Red Foxes are Majestic, Magical, Medieval Creatures; Especially When It Snows in the South

When people from outside of the South think of the weather down here, my guess is they probably assume we hardly ever get snow. And while our precipitation amount doesn’t compare to New England or the Midwest, every year I’ve been alive it’s snowed at least once during the winter season. (It even snowed once in April of 1988; I got out of school early that day).

And yes, it only takes an inch or two to shut down the whole town because most cities only own one snow plow, if that. Plus we’re not used to driving in it. There’s no shame in that.

Yesterday as I walked through Aspen Grove Park to Border’s as I do every day during my lunch break, I noticed that my footprints were the only ones in the snow. This mental image popped in my head of a Red Fox. Evidently I associate Red Foxes with snow and woods.

A little while later as I walked back through the park to my office, I saw animal footprints I wasn’t familiar with. I was used to seeing people walk their dogs there, surrounded by all the squirrels on their apparent cocaine highs. So I assumed these were raccoon prints.

About 45 minutes later back at my desk, one of my co-workers who was on the phone at the time, started pointing out the floor-to-ceiling windows we have as walls in our office. It was a big Red Fox. Less than a 100 feet away. Coming from the park I just got back from, journeying all the way around the building with its glass walls.

There is just something truly mesmerizing about a Red Fox. It’s so rare to see one in real life, especially right around the corner from a Starbucks. Watching that fox make his way around our office made me feel like I was in a magical medieval movie like The Princess Bride or something. Watching a fox trot through the snow in a business development is enchanting.

I can’t stop thinking about that beautiful, rare, red creature. I want to tame it. Make it my loyal pet. Man’s best friend. The Red Fox.

In fact, I’m having trouble thinking of a more beautiful animal in this whole world. Magnificent and majestic. It’s no coincidence that Red Foxes have been a part of folklore for centuries.

And in more modern culture like the recent movie, Fantastic Mr. Fox. And the 1973 Walt Disney Robin Hood cartoon (where Red Foxes took the place of people). And Star Fox for N64. And in the ‘80’s cartoon show, David the Gnome, he rode on Swift the Fox, who was always getting a splinter in his paw.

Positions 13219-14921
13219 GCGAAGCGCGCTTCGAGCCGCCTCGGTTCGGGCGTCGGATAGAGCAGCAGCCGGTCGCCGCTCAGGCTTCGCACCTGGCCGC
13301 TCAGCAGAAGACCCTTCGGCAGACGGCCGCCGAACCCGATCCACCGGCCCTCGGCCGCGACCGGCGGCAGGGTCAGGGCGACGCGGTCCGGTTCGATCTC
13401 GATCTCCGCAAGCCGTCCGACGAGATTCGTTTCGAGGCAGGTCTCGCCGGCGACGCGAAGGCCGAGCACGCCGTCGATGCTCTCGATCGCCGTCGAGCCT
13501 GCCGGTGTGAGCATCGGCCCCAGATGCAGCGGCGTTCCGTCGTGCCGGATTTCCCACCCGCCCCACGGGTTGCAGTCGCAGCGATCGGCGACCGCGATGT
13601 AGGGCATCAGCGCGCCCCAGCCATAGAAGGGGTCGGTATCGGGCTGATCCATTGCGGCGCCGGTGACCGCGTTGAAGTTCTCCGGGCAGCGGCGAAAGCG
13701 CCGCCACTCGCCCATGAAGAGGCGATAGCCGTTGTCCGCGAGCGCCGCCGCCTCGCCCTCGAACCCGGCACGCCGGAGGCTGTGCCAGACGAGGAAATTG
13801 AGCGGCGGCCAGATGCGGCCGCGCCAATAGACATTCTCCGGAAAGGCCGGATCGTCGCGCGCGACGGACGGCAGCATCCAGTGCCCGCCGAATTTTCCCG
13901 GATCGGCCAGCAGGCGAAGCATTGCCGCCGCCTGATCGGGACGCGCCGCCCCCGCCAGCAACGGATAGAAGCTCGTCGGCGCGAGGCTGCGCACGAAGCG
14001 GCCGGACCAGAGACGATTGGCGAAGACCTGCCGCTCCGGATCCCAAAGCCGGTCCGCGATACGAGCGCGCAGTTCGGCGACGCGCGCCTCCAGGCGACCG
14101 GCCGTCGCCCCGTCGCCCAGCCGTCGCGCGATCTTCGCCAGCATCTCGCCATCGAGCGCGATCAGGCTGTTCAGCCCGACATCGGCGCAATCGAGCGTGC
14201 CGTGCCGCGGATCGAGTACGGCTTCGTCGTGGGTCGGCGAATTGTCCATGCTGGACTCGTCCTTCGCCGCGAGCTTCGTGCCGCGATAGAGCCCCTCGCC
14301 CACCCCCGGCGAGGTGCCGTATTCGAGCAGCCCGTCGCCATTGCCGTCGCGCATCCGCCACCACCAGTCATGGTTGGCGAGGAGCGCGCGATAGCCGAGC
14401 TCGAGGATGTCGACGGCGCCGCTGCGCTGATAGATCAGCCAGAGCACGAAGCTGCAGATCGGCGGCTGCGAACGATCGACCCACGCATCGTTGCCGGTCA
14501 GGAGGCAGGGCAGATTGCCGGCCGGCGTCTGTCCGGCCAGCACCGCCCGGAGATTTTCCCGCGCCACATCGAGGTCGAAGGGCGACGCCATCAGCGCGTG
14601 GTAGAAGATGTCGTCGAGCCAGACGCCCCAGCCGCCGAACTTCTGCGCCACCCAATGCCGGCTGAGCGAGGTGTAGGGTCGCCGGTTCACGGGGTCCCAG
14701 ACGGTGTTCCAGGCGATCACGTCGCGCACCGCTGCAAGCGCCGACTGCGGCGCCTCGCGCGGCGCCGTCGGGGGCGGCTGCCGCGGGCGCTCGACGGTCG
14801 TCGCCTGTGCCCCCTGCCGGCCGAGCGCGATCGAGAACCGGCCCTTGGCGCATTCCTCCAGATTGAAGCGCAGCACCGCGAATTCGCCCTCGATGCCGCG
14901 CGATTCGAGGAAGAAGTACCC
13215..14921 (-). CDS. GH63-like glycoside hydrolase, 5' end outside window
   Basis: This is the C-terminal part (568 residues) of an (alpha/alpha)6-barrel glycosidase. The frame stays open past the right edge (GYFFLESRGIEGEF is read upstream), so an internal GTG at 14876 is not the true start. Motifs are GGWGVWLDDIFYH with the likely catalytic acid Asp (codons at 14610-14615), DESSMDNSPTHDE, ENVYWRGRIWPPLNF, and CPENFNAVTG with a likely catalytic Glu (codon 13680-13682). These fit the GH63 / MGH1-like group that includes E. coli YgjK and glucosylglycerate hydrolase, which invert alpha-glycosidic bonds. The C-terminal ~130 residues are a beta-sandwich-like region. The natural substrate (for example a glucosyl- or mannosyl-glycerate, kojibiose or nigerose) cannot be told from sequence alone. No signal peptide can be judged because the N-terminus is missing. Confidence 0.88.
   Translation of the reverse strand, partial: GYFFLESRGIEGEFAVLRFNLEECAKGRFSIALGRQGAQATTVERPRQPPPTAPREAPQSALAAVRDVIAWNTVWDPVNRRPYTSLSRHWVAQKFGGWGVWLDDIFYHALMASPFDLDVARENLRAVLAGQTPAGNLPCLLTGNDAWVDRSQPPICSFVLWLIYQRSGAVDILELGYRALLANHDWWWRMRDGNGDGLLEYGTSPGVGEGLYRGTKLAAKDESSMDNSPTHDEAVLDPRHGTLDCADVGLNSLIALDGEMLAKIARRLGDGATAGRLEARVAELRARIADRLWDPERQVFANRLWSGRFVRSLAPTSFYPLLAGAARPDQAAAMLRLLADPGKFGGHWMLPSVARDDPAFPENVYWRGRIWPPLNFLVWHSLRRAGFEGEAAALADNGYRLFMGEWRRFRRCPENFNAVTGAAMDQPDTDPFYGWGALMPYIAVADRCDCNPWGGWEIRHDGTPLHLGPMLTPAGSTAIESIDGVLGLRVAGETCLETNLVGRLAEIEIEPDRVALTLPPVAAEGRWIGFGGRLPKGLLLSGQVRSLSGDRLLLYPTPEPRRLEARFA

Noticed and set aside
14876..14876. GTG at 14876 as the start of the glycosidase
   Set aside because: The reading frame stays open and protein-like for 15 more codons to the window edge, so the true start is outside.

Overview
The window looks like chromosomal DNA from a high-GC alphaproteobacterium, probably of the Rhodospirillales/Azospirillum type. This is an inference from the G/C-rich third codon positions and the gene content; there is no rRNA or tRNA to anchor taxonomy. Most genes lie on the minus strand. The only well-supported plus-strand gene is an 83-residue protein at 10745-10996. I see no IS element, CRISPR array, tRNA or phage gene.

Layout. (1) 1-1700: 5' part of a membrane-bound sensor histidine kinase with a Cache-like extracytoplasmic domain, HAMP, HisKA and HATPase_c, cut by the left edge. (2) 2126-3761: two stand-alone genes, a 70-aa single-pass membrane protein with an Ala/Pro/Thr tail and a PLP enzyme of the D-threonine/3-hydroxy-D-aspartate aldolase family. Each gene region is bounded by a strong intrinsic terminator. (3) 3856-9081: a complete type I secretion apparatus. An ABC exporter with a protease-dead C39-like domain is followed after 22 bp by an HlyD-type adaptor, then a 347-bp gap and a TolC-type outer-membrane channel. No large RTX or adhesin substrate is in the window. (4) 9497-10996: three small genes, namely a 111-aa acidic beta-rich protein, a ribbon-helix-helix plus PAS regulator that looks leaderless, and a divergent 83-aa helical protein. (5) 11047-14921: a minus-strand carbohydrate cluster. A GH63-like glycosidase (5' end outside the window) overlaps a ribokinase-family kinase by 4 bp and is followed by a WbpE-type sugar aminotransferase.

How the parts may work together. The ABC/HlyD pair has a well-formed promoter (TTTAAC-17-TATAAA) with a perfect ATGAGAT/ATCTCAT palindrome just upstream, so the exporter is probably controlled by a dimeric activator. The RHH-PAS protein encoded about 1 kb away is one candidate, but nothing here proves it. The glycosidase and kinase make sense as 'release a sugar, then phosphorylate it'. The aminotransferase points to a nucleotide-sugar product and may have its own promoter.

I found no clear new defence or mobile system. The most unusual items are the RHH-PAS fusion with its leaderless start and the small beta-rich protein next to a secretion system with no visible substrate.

Looking at a Red Fox in real life can be confusing. Am I actually looking at a real fox or is it an anthropomorphic clone that escaped from Chuck E. Cheese’s? Yes, foxes are that awesome.

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Disney’s Robin Hoood:Animalspeak Volume 2- The Unspoken Rules of Disney Law- Featuring Robin Hood

I have learned to accept the Top Five Unspoken Rules of Disney Animals:

1) Without explanation, animals can speak to each other in English. (Even when they are native Africans: The Lion King).
2) Humans can talk to animals and vice versa.
3) Goofy can walk upright and talk, but Pluto is just a normal dog.
4) When Donald Duck gets out of the shower, he is embarrassed by his nakedness, covering himself up with a towel. However, he never wears pants.
5) As a cartoon, Mickey Mouse is pretty much the size of a real mouse. But at Disney World, he is around 6 feet tall.

It’s all fine as long as these rules are consistent which each other within the Disney Universe. However, I have recently been made aware of a rare exception. A hole in the Disney Theory.

This exception to the rules involves one of my favorite Disney cartoon movies, Robin Hood. I’m referring to the 1973 version where Robin Hood is a fox. It contains an ever-addictive whistling theme which I can’t describe in words and the melancholy ballad “Not in Nottingham”. The movie is full of adventure, action, and romance.
The weird thing about it, though, is that it’s the only animated Disney movie I can think of where there are no humans AND the animals assume the role of humans (in other words the animals are anthropomorphic).

For example, in The Lion King there are no humans, but all the animals act like normal animals (other than the fact they can talk and sing). They live out in the wild and kill and eat other animals. The characters are beasts, not mutants.

But in Robin Hood, the animals wear clothes, eat food at a table, and walk upright, to name a few distinguished human traits. While this in no way discredits the greatness of the film, there’s not an animated Disney movie I can think of before or after its release that follows this formula.